Drums and Moccasins – Taos Landscape Art
This southwest New Mexico landscape, Drums, and Moccasins occupy this 150-year-old former adobe chapel has Indian rugs on the display ladder and steer heads, sits quietly in Taos, NM. This is an original watercolor. As an American Sedona artist, you’ll see the technique I used while painting this Taos landscape wall art. The first thing to do is to mask anything that isn’t the building. Masking Fluids prevent the paper from absorbing color. I then applied a wash of color. Next, I sprinkled Kosher salt on the painted areas while it was still wet. When the paint dried, I peeled away the mask revealing this colorful image, caught in the afternoon sunset.
In this cool and amazing art, I learned this watercolor landscape technique while doing a watercolor workshop with Skip Lawrence 20 years ago. As an artist Skip is passionate about teaching art. He loves making it, sharing it, talking about it, looking at it, and explaining it. Skip has been at it since he was twelve. Me, I started when I was 59. There was never any doubt in Skip’s mind that he would spend his life in art. He says he is very fortunate to be able to say that.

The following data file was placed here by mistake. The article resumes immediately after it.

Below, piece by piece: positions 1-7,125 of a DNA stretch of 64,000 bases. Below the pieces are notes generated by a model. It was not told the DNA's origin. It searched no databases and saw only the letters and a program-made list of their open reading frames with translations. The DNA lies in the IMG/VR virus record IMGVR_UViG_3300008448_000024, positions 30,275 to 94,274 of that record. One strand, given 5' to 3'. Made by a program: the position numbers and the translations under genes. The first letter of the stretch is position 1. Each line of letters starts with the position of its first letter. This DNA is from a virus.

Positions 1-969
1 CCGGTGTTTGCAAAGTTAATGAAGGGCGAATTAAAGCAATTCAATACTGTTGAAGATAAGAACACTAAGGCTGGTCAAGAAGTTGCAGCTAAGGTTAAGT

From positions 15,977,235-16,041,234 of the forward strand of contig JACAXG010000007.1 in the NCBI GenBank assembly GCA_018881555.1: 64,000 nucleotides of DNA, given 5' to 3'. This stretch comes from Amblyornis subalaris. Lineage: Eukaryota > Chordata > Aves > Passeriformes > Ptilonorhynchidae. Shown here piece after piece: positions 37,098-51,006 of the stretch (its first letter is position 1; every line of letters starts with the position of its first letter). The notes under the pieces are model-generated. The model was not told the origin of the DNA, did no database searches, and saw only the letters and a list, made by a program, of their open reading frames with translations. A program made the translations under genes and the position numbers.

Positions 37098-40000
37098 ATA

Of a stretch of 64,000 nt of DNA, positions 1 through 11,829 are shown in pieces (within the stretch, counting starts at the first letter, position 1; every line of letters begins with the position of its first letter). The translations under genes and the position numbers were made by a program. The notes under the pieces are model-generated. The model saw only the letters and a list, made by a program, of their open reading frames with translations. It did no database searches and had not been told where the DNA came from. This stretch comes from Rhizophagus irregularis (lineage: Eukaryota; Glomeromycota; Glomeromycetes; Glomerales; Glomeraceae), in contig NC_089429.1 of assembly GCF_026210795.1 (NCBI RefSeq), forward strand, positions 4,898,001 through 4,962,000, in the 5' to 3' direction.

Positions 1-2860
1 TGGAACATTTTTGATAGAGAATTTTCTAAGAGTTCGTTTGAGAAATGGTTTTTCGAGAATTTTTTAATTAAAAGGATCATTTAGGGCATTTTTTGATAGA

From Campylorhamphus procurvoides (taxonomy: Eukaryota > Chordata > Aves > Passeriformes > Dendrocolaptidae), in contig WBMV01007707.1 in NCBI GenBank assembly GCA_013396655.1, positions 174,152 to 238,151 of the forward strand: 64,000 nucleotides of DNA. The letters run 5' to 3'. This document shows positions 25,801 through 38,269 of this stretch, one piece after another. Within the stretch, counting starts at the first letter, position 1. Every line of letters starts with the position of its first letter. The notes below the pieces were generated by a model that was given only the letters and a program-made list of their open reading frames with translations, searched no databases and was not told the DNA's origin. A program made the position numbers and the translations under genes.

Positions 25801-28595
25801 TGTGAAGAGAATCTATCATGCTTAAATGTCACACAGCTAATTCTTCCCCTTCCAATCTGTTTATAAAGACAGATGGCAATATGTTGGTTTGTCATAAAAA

Drums and Moccasins in Taos New Mexico
I painted this Taos landscape while I was still living in N.J. My wife and I traveled the southwest landscape looking for canvas prints of landscape paintings for inspiration. At the time I wanted to create large wall art. Drums and Moccasins are close to the famed “Taos Pueblo” nestling at the base of the highest mountains of New Mexico. Located in a valley of a tributary of the Rio Grande, at an elevation of approximately 7,600 feet.
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Discover Sedona Landscape Paintings
As a Sedona artist, while I love painting with watercolors, my current love is using acrylics, both heavy body, and liquid acrylics. Creating Sedona landscape paintings and any form of Sedona art is my current direction.